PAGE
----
Israeli Prime Minister Benjamin Netanyahu (L) casts his ballot at a polling station in Jerusalem, April 9, 2019. Israel on Tuesday morning started day-long general elections across the country to choose its next parliament and decide the premiership. (Xinhua/JINI/Emil Salman)
Exit polls of the Israeli elections on Tuesday show a race too close to call, where leaders of both rival parties have declared victory.
Incumbent Prime Minister Benjamin Netanyahu, leader of the Likud Party, announced "a clear-cut victory" on his Facebook page, while the former military chief Benny Gantz, leader of the Blue and White party, tweeted "We have won!"
The three leading exit polls showed different breakdowns for possible coalitions after the elections, but one common denominator was the advantage of Netanyahu in leading the right-wing bloc which had more seats than the rival center-left bloc.
Initial official results are expected in the early hours of Wednesday morning, where several more parties, allied with either side, may have the chance to cross the 3.25-percent threshold to change the political landscape.
"The picture right now is completely unclear. There are possible scenarios in which neither of the big parties are able to form a coalition," said Julia Elad-Strenger of the Department of Political Sciences at Bar Ilan University.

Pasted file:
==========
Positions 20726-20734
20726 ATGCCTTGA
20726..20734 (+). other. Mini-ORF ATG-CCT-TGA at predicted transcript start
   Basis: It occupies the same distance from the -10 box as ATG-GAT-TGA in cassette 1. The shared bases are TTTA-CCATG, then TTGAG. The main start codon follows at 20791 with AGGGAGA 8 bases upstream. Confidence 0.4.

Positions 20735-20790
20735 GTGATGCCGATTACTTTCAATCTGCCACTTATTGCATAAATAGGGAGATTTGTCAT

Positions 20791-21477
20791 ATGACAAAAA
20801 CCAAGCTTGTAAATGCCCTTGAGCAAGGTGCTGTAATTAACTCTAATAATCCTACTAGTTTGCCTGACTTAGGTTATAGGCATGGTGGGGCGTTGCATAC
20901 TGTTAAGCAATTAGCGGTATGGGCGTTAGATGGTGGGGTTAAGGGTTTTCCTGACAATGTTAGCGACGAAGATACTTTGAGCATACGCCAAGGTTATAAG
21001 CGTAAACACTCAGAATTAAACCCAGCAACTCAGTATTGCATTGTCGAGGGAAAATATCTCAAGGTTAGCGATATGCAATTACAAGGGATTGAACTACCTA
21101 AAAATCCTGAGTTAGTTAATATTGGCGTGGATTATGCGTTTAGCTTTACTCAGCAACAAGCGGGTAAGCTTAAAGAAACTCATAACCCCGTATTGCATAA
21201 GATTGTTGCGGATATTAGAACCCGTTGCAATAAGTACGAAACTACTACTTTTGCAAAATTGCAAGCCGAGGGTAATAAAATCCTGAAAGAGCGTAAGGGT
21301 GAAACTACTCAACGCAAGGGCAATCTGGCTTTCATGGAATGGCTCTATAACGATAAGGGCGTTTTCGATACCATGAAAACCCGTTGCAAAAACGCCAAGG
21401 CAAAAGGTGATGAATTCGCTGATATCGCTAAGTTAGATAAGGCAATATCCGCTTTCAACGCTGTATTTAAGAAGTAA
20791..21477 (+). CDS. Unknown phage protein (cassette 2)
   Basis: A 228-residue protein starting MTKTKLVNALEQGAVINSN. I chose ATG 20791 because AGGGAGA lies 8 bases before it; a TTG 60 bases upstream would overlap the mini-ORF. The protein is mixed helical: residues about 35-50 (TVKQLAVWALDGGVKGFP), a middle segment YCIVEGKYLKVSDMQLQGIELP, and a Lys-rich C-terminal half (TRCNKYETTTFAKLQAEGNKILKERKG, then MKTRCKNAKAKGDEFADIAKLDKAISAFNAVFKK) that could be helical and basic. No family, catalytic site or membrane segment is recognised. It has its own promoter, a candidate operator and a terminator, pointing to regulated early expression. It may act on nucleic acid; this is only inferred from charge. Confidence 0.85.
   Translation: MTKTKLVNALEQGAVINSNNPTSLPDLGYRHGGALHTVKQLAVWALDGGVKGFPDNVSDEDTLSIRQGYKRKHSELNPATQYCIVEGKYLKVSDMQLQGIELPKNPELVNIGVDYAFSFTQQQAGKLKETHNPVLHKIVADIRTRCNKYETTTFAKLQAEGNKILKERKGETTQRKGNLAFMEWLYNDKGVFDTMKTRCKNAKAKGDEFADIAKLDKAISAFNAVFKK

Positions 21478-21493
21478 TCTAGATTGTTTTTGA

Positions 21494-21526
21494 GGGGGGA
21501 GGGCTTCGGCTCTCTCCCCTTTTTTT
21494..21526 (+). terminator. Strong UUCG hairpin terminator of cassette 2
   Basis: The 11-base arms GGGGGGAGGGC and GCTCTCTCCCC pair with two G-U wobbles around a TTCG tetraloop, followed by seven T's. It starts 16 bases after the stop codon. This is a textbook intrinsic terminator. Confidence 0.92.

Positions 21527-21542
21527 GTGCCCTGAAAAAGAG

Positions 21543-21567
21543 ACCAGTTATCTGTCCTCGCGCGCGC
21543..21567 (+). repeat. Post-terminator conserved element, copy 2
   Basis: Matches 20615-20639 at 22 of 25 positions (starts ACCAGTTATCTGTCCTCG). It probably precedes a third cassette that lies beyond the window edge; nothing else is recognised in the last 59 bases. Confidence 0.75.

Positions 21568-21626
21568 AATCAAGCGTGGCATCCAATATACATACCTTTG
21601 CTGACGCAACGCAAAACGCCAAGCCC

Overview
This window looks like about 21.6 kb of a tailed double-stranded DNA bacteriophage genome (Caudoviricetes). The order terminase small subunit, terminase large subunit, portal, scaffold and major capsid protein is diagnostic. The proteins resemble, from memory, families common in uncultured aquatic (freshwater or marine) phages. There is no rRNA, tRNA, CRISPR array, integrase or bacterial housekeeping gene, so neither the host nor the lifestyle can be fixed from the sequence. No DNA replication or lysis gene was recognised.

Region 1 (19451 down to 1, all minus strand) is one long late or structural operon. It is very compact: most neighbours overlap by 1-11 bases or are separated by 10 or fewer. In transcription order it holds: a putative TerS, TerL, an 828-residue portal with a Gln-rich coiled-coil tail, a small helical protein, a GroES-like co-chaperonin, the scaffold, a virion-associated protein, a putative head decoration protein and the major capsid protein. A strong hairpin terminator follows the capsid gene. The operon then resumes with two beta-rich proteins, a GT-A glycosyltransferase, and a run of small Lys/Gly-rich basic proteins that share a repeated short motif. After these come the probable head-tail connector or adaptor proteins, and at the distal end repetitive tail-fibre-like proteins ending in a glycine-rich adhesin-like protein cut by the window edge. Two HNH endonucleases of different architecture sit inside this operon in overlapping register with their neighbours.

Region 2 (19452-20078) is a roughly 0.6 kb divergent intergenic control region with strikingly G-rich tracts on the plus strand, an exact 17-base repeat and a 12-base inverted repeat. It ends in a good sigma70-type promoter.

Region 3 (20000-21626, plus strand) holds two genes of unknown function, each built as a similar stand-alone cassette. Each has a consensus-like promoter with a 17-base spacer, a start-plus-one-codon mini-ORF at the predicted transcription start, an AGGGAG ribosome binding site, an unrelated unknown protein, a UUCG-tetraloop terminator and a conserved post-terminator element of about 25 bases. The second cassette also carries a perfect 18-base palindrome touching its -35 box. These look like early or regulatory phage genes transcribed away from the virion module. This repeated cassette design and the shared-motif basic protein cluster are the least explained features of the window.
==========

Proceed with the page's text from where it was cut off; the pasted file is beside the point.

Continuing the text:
"The center-left bloc will have a very difficult time in creating a coalition. But the right bloc will also have difficulty," said Oded Eran, a senior researcher at the Israeli Institute for National Security Studies.
While the Likud has won 33 to 36 seats, there are several small right-wing parties that Netanyahu will need in order to form a coalition. This might increase the pressure on him to pay a high political price for leading the next government.
"It may seem theoretic at this point, but the Likud and Blue and White may even form a coalition together," Eran, also a former senior Israeli diplomat, told Xinhua.
Another element that may also tip the balance is Israeli soldiers who are expected to vote in the early hours of Wednesday.
"Soldiers tend to be more right-wing," Elad-Strenger explained. "They can move parties above the threshold and change the whole picture completely."
Notably, the final results are expected on Thursday at the earliest, as the neck-to-neck race makes every single vote count.
In addition, the ongoing elections are widely perceived in Israel as a referendum on the decade-long consecutive ruling of Netanyahu, who is fighting to avoid being indicted in at least three separate cases of bribery, fraud and breach of trust.
Israel's attorney general is expected to hold a hearing for Netanyahu in the summer, after which he will decide whether Netanyahu will be indicted. Should the indictment decision be made, there will be likely mounting pressure on Netanyahu to resign, which will lead Israel to another general elections in no more than a year.
But "the corruption allegations proved to be not such a major consideration among voters," Eran noted.
Should Netanyahu succeed in leading the next government, he will become the longest-serving Israeli prime minister this summer. However, the road to his fifth term in office will not be easy.
"The coalition negotiations will take a very long time. The small parties are going to be tough negotiators," Eran noted.